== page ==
Tuesday, June 19, 2018
Education

New Port Richey students get in the act in RNC education video

NEW PORT RICHEY — At 8 p.m. Thursday, the Tampa Bay Times Forum rocked as Republicans neared the climax to their national convention — the nomination of Mitt Romney for president.

Former Florida Gov. Jeb Bush stood backstage, ready to talk about education. The big screen lit up with a slick 106-second video featuring children — "the next generation of Americans" — who the narrator said had "the drive to reach their dreams. Will they be equipped to pursue them?"

"I want to be the next Mark Zuckerberg," said 13-year-old Abi Williams as she walked through a crowded school hall.

"I want to be a teacher," said Laura Agudelo, 12, with a confident smile.

Friday morning, the children were still enjoying the attention at their New Port Richey charter school, Dayspring Academy.

"Do you know how many people watch the Republican National Convention?" asked Kasey McNaughton, a 13-year-old with dreams of Broadway. (Nielsen estimated that 21.9 million viewers tuned in to the several networks showing the convention's final night.)

Kasey had no lines in the video. But she was fine with that, she said. "I was just an actor."

That's right. The kids made no bones about it as they excitedly talked about their experience. The lines were scripted.

Abi, who in the video wanted to be like Facebook founder Zuckerberg, said she really wants to be a pediatrician. She said she had to ask who Zuckerberg was.

"When I first got there, I was like, 'Why do they need me?' " she said. "Then I looked at the script. I went to my line and it said, African-American girl. I'm like, 'This is why.' "

She and her friends laughed at the story. But it was serious business for the Republicans, who have a recognized gap in minority group support.

"They really wanted ethnic diversity," said art teacher Kelly Covic, who helped organize the students for the filming.

Jack Abberger, another aspiring actor, had to repeat his line — "I want to be the next Stephen King" — at least 50 times. The directors wanted to hear it with different inflections each time, said Jack, 13, who actually considers himself a mediocre writer and hopes to be a professional athlete.

"By the final time, I just placed my head on my desk. I was so relieved," he said, adding with a grin that he accidentally said "Stephen Hawking" in one of the takes.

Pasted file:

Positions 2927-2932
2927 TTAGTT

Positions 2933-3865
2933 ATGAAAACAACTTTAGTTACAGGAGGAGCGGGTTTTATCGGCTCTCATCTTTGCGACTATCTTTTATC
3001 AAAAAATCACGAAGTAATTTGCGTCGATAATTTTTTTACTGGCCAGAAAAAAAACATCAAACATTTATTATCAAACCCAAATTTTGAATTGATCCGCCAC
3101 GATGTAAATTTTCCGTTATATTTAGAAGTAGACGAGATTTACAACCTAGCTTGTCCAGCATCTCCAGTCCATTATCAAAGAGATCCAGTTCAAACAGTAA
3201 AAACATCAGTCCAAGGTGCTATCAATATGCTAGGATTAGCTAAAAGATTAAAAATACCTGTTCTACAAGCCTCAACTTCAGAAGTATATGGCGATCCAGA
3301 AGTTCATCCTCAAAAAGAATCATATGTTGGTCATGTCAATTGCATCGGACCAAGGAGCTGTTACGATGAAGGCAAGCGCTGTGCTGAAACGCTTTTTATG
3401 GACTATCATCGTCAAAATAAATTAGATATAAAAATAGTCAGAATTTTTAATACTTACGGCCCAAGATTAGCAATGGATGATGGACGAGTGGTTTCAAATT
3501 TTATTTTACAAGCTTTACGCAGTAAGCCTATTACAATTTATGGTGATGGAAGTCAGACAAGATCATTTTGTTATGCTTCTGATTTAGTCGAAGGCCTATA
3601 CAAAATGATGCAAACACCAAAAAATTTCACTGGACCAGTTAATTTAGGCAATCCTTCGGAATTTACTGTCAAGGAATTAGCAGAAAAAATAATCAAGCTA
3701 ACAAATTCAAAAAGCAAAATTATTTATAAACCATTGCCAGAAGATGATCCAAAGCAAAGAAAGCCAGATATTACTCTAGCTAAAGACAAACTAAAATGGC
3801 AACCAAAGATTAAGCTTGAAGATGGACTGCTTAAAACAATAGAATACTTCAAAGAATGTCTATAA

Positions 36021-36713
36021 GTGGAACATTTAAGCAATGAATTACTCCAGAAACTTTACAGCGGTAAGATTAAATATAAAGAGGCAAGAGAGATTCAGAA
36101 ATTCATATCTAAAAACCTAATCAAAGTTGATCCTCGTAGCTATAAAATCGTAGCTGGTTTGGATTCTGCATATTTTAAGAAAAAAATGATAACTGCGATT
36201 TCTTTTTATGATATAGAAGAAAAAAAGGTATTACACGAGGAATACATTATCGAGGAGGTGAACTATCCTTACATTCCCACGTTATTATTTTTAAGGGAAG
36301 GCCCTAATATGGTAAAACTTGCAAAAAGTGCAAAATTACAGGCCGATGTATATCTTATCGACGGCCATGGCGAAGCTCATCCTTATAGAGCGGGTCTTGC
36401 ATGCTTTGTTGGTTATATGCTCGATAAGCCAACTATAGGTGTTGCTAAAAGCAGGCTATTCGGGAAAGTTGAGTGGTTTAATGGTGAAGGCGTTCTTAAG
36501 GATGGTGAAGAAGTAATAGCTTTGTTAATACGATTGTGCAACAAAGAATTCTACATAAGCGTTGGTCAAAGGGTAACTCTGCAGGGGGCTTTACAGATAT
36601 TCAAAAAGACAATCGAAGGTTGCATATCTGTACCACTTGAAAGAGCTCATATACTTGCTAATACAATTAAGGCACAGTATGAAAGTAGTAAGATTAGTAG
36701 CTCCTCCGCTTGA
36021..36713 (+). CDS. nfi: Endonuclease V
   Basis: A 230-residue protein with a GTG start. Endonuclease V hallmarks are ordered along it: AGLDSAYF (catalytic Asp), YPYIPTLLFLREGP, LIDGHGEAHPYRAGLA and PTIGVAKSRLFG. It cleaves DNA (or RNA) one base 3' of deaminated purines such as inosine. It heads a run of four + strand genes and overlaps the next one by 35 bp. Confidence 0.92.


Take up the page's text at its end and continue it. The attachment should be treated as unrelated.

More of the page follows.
The lengthy day of filming then gave way to anticipation. Would the video air? Would they be in it? Would it show up on television or just on the convention floor?

Hope Greenier intently watched the events unfold on her television as the time for their debut neared. She was waiting for that moment.

Then came the tinkling piano music and images of Americana, with the narrator's deep intonation, "What is this American dream?"

"I thought, Maybe this isn't it," Hope, 13, related Friday morning. "Then my ring showed up, and I was like, 'That's me!' Then they showed my face."

She scrambled to Facebook, where she quickly updated her status to let everyone know she had just been ON NATIONAL TELEVISION for two seconds. Several of her classmates were doing the same thing.

Then they spent time rewinding and watching again, showing it to their friends.

Forgot to hit the record button? It's on YouTube, too.

That's how Devon Rivera knew they had made it.

Several of the students' friends, family members and acquaintances saw it, as they quickly learned.

"I usually go to my friend's house (each morning) and they'll drive me down to the bus stop," said Tyler Corbin, 14. "His dad was there and he opened the door and said, 'I want to be a scientist.' "

That was Tyler's line.

He said Friday that the entire experience, from the long hours taping and waiting, to the tired next day at school, to the ultimate showing, was totally worth it — a feeling that everyone shared.

If only, they said, the school could now could get a similar gig for the Democratic National Convention in Charlotte.

"I want to go to North Carolina so bad," Kasey said.

Jeffrey S. Solochek can be reached at [email protected], (813) 909-4614 or on Twitter @jeffsolochek. For more education news, visit the Gradebook at tampabay.com/blogs/gradebook.

 
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